Kawamata’s best-known works, which have been exhibited internationally in prominent exhibitions including the Venice Biennale, Documenta 8 in Kassel, and the Bienal de São Paulo, are conceptual installations that intercept everyday consciousness by imitating aspects of modern urban demolition or construction, with a twist. The artist constructs paths, bridges, or scaffolding in populated areas, built in layered heaps from accumulations of serialized items such as wooden beams, pallets, or books. Works invite the viewer to re-examine their spatial awareness: an installation built out of hordes of piled chairs weaving through the French city of Metz in a great continuum evokes both the chaos and ennui of modern production methods and urbanity; a wooden road constructed in Japan links its viewer with the 16th-century story of Petro Kasui Kibe, one of Japan’s earliest Christian figures, and reminds us that each space we inhabit has a rich history of its own.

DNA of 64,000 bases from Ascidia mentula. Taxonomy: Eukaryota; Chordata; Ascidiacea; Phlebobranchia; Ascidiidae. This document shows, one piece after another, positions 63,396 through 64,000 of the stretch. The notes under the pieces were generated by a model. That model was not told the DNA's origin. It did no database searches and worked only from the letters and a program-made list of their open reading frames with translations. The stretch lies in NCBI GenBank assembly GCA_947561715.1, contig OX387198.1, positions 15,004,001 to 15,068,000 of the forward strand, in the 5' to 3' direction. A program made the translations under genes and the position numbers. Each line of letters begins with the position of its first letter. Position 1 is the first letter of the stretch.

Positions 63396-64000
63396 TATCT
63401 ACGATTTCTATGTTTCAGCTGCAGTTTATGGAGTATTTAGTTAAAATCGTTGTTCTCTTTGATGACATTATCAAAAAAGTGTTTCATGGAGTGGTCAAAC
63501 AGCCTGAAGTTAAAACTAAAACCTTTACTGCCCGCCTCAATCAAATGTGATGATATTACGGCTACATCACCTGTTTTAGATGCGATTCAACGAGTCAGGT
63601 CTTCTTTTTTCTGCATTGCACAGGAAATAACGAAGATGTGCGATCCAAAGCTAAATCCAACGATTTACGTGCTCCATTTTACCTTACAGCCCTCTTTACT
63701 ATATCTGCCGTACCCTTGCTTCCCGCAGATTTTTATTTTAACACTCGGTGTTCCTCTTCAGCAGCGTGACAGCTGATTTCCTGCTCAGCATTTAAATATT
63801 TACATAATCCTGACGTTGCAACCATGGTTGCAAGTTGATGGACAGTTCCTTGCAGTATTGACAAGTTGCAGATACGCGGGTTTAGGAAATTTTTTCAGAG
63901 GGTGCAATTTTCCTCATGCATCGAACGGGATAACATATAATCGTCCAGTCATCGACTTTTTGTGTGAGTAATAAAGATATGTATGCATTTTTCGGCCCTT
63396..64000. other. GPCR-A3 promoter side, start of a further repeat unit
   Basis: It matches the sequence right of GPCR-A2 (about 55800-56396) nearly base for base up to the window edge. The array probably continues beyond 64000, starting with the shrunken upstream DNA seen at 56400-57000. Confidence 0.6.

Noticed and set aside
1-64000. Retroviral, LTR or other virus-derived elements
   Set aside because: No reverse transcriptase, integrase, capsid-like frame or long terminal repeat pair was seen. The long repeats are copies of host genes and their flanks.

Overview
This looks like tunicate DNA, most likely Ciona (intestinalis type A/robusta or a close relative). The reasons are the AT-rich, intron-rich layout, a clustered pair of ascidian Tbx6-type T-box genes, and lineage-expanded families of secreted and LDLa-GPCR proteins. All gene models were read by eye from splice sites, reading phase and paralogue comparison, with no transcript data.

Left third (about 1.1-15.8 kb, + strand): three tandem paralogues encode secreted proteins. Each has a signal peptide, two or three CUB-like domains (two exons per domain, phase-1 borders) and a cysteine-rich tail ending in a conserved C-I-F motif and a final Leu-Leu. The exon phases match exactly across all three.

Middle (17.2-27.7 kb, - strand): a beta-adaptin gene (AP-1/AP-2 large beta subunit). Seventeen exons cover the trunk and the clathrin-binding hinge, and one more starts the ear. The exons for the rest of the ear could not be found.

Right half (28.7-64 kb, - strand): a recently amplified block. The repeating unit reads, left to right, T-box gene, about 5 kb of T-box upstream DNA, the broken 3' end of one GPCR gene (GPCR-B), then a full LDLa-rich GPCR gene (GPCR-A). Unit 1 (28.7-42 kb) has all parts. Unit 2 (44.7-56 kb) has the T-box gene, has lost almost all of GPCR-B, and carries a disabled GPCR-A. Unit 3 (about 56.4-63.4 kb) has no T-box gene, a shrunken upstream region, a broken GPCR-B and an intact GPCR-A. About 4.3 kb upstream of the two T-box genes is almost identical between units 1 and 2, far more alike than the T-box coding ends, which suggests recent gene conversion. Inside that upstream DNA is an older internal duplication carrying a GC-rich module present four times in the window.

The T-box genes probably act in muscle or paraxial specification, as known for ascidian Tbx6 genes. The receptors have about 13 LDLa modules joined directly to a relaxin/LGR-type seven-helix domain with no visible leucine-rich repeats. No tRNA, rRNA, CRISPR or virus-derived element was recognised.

Kawamata’s spatial concepts are developed in the form of maquettes built out of wooden scraps, and these miniatures are each refined sculptures in their own right. Works such as Catwalk (1) (2004) and Site Plan, Paris (2) (2007) and Cathedrale de Chaise (2007) give an artistic edge to the traditional idea of an architectural model, manipulating perspective so that wall-hung works appear as deep, three-dimensional forms in space, imitating great distance through the flattening or extending of forms. These smaller works, which allow the viewer to take in Kawamata’s masterful designs in a concentrated form, truly highlight the artist’s strong awareness of overall composition and balanced, structural rhythm.